Bitcoin as a Store of Value
“I don’t believe we shall ever have a good money again before we take the thing out of the hands of gov’t, that is, we can’t take it violently out of the hands of gov’t, all we can do is by some sly roundabout way introduce something that they can’t stop.”
F. A. Hayek, 1984
In a coral reef the most diversity, life and evolution happens at the edges, whilst the centre, the most stagnant and least exposed to external change, dies the first. This may seem counter-intuitive as the centre receives the most protection from the marine environment; but in reality it’s because it *is* protected and thus receives critical environmental information the last. The edges flourish in evolution, diversity and resilience.
The greatest innovation and disruption in industries so too will happen at the “edges” where the disrupter is continually exposed to attack vectors, must be resilient, adaptable to change and intrinsically diverse. The greatest innovation in money, arguably one of the most important aspects of society, will happen from the edges. And it’s Bitcoin. Legacy money will die obliviously in the “centre”, whilst Bitcoin seeps in at an accelerating rate from all sides.
This blog is a quick look at Bitcoin Store of Value (SoV) characteristics, some comparisons to other cryptocurrencies and how Bitcoin will continue to “seep in from the edges”.
For almost a year now BTC has maintained a value higher than $5000 a unit, and for 18 months higher than $1000 a unit. Going deeper we can see that Bitcoin is actually a store of *energy*, as it consumes electricity in the most efficient manner possible via the actions of self-interested profit-seeking mining operators. As Bitcoin is created from coinbase rewards that can only be performed by miners, the value of that Bitcoin is invariably related to the amount of work that was performed in creating the Bitcoin, which requires energy expenditure. The combination of mathematically defined supply and proof-of-work is the strongest case of Bitcoin’s SoV argument.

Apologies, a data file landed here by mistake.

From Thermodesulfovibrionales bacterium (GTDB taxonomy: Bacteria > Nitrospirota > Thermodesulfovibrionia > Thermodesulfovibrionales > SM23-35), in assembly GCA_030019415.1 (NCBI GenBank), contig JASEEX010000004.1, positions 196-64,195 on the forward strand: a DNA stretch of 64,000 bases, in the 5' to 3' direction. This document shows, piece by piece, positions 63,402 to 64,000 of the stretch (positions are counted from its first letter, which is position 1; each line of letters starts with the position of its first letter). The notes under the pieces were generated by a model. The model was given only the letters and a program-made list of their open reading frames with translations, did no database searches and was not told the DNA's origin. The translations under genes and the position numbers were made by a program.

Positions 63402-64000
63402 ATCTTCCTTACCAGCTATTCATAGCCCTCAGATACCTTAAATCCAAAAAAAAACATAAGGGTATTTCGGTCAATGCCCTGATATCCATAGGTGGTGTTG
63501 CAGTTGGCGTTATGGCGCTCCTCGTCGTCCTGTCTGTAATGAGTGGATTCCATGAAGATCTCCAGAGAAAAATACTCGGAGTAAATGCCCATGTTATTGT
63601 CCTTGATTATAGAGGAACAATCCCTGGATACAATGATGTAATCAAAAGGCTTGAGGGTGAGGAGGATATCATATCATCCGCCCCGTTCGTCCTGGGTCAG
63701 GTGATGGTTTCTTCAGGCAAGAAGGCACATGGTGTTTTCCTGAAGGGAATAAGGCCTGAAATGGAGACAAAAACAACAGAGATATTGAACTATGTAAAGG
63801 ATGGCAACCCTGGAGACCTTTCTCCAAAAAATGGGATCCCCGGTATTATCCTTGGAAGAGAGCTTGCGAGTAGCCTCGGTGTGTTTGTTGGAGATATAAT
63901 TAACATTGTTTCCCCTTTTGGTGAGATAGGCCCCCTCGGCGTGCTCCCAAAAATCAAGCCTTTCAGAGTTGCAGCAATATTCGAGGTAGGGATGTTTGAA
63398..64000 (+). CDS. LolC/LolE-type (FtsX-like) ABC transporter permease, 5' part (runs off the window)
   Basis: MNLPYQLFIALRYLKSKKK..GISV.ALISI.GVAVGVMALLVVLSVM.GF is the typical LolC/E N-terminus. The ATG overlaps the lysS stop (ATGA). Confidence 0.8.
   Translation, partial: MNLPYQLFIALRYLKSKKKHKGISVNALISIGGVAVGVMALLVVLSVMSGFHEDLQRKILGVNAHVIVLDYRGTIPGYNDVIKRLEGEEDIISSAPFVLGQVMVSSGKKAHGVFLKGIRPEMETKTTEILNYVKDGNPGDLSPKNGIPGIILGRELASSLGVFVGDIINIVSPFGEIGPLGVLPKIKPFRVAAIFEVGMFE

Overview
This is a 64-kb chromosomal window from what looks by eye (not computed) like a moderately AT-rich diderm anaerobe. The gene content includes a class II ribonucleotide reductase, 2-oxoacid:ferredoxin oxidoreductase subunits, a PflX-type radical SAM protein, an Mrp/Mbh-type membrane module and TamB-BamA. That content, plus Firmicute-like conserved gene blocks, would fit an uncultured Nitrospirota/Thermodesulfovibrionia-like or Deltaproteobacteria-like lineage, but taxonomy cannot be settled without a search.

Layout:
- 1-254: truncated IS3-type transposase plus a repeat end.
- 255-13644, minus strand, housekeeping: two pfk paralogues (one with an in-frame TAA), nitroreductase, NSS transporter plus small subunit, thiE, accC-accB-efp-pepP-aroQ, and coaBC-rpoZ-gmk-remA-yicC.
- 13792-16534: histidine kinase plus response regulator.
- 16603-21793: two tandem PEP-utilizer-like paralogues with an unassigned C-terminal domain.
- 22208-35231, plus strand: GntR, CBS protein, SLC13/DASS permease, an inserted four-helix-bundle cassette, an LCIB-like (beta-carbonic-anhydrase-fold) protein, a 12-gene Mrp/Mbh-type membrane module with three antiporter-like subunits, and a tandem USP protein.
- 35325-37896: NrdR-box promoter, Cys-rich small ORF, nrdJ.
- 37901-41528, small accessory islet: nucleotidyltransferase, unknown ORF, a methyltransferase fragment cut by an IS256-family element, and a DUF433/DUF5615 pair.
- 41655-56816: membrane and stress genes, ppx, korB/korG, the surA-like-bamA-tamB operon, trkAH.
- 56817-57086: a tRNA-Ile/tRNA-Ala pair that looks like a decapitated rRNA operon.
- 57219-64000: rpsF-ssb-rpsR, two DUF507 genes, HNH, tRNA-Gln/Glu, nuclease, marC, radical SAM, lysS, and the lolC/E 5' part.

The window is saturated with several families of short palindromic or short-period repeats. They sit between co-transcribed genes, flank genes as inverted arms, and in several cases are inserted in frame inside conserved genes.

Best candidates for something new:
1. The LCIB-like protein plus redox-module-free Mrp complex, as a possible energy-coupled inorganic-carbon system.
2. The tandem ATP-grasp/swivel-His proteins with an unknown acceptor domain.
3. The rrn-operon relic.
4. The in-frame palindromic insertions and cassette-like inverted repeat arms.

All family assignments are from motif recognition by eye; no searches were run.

A naive counter-argument to this is arguing that digging a hole in the ground takes a lot of energy, but the hole is not valued by anyone except the digger, so the hole has no market price and was a worthless exercise and waste of energy.
However, if there can only be 10 holes dug in a common courtyard, and only 1 dug at each time, *and* the holes are permanent forever, *and* everyone can own part of the hole as a hole-coin, *and* everyone can access the hole-coin in a permissionless way, *and* everyone can transport their hole-coin anywhere and transact with it, *and* everyone recognises it, then it becomes much different. This in fact bears close resemblance to the Rai Stones of Yap; where proof-of-work was captured in large, carved and immovable limestone rocks as value.
Another perspective is that a $100 hole-coin cannot possibly retain $100 in value if it only cost $0.10 to make. The closer the marginal cost of production of a hole-coin to the market value of that coin, then the more it is likely to retain that value.
The Bitcoin Cycle of Life
Bitcoin is secure -> because miners spend a lot of time and money mining for it -> because Bitcoin is valuable -> because people acquire and hold it as an asset -> because Bitcoin is secure -> …
A fundamental difference between Proof-of-Work and Proof-of-Stake is that PoW involves an indiscriminate sunk-cost for every coin. Miners will spend energy that can never be recovered directly during the mining process. PoS has almost negligible sunk cost, therefore the value behind each minted coin does not accumulate cost, and is unlikely to retain value.
Valuable assets become ossified